Translated into English, the official Mandarin website for Shuanghui provides a biography of Wan Long (spelled “Bandung”) that identifies him as a member of the Communist Party of China, a former soldier in the Army (PLA, the People’s Liberation Army), and representative to the Ninth and Tenth National People’s Congress, which is the unicameral legislative body (or parliament) of the People’s Republic of China. In the official international version of the company website, Wan Long’s biography, which is much smaller than the Mandarin online version, conveniently omits any mention of his membership in the Communist Party, service in the PLA military, and terms as a representative to the National People’s Congress.

A simple Google Image search of the Chinese characters “萬隆” (Wan Long’s name in Mandarin) quickly generates a photo of Wan Long raising his right arm in a clenched fist, which is the international symbol for socialism and communism. Wan Long is seen doing this while standing in front of his factory plant employees in Louche, China, who also are giving the same communist salute. 

Upon further research, it turns out that this photo of Wan Long's clenched-fist gesture is credited to the following Chinese website: www.wenming.cn. This is the official website for the Central Spiritual Civilization Steering Committee (also referred to the "the Central Committee of Civilization") of the Communist Party of China. The purpose of this committee — one of the many such groups under the Communist Party of China Central Committee — is that of ministry of propaganda for the Communist Party of China within mainland China. 

So former two-term government representative and Chinese Communist Party member Wan Long is now the new owner of the first American business to fall prey to the control of the Communist Party of China.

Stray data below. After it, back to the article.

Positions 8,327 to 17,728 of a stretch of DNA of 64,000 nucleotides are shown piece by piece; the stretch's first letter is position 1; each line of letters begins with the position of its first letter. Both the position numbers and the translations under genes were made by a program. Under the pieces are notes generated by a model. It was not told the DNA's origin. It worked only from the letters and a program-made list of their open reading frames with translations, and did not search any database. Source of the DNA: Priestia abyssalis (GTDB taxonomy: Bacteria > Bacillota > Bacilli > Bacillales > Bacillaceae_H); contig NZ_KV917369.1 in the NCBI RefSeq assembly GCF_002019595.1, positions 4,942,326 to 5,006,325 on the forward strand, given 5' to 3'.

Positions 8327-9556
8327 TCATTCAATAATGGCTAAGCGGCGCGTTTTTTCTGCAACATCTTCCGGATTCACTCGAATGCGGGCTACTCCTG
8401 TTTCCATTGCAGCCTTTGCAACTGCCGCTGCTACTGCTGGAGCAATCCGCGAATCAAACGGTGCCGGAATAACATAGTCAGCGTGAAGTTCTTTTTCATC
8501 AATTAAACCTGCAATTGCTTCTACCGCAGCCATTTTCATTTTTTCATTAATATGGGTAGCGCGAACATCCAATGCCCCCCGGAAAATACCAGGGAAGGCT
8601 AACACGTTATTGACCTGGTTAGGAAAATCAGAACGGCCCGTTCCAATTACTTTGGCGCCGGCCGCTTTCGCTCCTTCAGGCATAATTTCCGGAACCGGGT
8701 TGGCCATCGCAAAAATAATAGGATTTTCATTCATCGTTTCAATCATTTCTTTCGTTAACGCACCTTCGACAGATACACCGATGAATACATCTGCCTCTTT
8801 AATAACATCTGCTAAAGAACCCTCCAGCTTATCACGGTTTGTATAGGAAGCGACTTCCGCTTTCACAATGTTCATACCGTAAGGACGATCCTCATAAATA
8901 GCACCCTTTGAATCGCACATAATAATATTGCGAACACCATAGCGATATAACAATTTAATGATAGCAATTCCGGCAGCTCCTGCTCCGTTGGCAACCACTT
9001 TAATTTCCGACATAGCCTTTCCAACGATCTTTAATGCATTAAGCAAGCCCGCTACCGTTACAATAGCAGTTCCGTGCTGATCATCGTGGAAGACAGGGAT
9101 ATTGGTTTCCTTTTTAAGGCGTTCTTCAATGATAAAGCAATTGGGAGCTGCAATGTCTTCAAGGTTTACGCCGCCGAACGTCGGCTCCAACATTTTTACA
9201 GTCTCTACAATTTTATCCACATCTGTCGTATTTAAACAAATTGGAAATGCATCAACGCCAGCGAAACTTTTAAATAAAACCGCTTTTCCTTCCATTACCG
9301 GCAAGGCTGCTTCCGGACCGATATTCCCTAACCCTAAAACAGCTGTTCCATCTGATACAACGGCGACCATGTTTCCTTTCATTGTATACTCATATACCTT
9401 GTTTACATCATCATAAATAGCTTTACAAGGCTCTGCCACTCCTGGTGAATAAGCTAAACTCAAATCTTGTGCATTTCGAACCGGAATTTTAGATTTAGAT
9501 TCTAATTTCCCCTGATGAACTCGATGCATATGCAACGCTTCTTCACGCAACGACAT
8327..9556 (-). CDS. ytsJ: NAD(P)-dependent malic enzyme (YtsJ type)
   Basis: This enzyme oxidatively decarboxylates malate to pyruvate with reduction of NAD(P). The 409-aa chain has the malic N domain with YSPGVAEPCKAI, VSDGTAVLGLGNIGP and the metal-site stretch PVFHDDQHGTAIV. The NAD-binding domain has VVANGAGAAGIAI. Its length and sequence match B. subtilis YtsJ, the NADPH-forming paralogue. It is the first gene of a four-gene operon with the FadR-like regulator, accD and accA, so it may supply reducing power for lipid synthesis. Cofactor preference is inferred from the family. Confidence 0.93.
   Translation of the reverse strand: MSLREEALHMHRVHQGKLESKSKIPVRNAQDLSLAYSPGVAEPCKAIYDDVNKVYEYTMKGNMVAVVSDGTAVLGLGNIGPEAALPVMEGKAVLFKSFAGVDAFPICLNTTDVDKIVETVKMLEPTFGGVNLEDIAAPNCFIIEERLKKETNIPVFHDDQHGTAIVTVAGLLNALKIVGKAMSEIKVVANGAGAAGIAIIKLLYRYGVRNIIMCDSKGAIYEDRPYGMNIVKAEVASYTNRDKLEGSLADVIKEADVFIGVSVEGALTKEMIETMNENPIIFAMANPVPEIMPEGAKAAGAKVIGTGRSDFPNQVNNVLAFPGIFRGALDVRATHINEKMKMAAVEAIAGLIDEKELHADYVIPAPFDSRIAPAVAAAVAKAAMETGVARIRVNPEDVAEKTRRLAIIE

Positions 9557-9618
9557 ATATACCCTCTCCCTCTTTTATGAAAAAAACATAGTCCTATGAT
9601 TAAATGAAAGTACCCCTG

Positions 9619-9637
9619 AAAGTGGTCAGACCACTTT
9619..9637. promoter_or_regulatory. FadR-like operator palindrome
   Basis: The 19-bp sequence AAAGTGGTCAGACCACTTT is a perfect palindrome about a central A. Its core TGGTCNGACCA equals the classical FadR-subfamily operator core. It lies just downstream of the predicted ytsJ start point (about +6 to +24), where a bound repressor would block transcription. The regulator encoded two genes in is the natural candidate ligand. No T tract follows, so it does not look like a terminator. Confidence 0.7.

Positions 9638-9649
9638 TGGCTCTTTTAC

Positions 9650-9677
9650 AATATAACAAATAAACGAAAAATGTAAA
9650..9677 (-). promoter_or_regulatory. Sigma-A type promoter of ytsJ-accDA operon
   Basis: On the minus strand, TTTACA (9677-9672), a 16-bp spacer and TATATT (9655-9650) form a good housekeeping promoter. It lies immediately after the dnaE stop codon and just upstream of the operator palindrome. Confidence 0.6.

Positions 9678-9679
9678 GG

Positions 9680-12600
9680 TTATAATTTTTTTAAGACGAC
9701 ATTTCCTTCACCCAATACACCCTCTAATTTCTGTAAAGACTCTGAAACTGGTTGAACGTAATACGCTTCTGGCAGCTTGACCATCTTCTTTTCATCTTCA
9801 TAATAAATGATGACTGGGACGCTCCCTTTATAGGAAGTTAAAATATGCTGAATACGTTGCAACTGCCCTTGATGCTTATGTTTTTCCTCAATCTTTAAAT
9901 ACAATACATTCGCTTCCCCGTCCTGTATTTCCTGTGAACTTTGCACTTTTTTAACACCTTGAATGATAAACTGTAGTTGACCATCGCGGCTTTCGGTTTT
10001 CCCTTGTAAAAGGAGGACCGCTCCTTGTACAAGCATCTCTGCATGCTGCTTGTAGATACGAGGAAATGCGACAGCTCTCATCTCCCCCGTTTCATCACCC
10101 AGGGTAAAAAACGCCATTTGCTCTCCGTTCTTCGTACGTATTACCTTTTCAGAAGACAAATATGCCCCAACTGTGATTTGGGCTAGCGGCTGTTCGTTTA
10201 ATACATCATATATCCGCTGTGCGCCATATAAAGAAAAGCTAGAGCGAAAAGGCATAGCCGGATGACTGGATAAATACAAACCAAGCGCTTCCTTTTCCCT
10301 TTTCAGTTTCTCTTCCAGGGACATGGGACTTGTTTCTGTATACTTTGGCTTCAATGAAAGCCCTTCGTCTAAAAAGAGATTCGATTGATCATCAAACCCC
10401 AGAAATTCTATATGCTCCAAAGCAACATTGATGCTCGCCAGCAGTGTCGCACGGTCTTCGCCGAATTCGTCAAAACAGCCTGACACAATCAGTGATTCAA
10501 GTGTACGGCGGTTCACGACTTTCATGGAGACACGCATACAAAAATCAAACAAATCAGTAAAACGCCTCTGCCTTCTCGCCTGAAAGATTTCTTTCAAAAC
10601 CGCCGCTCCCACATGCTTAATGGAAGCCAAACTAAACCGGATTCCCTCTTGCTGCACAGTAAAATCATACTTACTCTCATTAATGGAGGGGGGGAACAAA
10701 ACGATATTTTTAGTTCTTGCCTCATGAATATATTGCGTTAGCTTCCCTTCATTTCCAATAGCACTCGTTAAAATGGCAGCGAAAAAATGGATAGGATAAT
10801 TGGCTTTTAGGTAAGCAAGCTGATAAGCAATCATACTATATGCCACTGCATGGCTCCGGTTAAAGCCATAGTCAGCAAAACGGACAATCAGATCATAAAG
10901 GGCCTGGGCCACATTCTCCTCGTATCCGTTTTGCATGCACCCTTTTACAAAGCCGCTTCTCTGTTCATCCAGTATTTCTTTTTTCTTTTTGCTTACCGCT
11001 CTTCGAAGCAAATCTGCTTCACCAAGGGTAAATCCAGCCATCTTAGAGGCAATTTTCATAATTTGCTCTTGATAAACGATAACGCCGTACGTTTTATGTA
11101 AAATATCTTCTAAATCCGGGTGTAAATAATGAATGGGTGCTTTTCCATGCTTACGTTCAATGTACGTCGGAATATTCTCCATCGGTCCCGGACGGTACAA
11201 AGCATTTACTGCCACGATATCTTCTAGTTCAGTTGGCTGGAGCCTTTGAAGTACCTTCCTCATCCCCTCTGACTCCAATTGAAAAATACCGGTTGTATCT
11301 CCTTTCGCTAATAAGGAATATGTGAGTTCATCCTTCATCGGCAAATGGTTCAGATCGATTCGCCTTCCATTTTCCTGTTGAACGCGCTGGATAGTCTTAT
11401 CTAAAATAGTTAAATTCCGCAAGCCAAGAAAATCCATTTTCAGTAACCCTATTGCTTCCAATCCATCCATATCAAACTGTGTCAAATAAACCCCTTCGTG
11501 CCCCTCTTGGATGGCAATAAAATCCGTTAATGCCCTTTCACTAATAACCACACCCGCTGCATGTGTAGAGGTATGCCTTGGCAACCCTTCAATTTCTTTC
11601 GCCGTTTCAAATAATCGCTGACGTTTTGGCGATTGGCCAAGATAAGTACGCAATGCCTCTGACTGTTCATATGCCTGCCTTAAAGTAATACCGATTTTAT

As the United States and China proceed to work out a bilateral investment treaty which would enable more Chinese state-owned enterprises to openly purchase American companies, this acquisition of Smithfield Foods by Shuanghui serves as a preview of what could eventually be the norm.

 

Photo of workers at a pork processing plant in Central China owned by Shuanghui Group: AP Images

3 comments

  • Comment Link DONALD W Friday, 22 August 2014 09:09 posted by DONALD W

    All is control by the Chinese communist party in China, that includes all of the U.S. companies in China. Which means they indirectly control a vast sum of the United States of America.

  • Comment Link REMant Tuesday, 24 September 2013 20:55 posted by REMant

    Well, we have one piece here complaining that Merkel is fascist or communist, and this that the US shouldn't sell cos to communist countries. I suppose there's a consistency there, but it is hard to find. The Fed's policies leave the Chinese little choice but to buy US property or stop trading with us. Too, they are interested in this case, it is said, in Smithfield's technology to improve their own.

  • Comment Link rprew Tuesday, 17 September 2013 14:02 posted by rprew

    Coming soon from Smithfield Foods ---- cat bacon!

    (This may result in a shortage of felines at the local animal shelters.)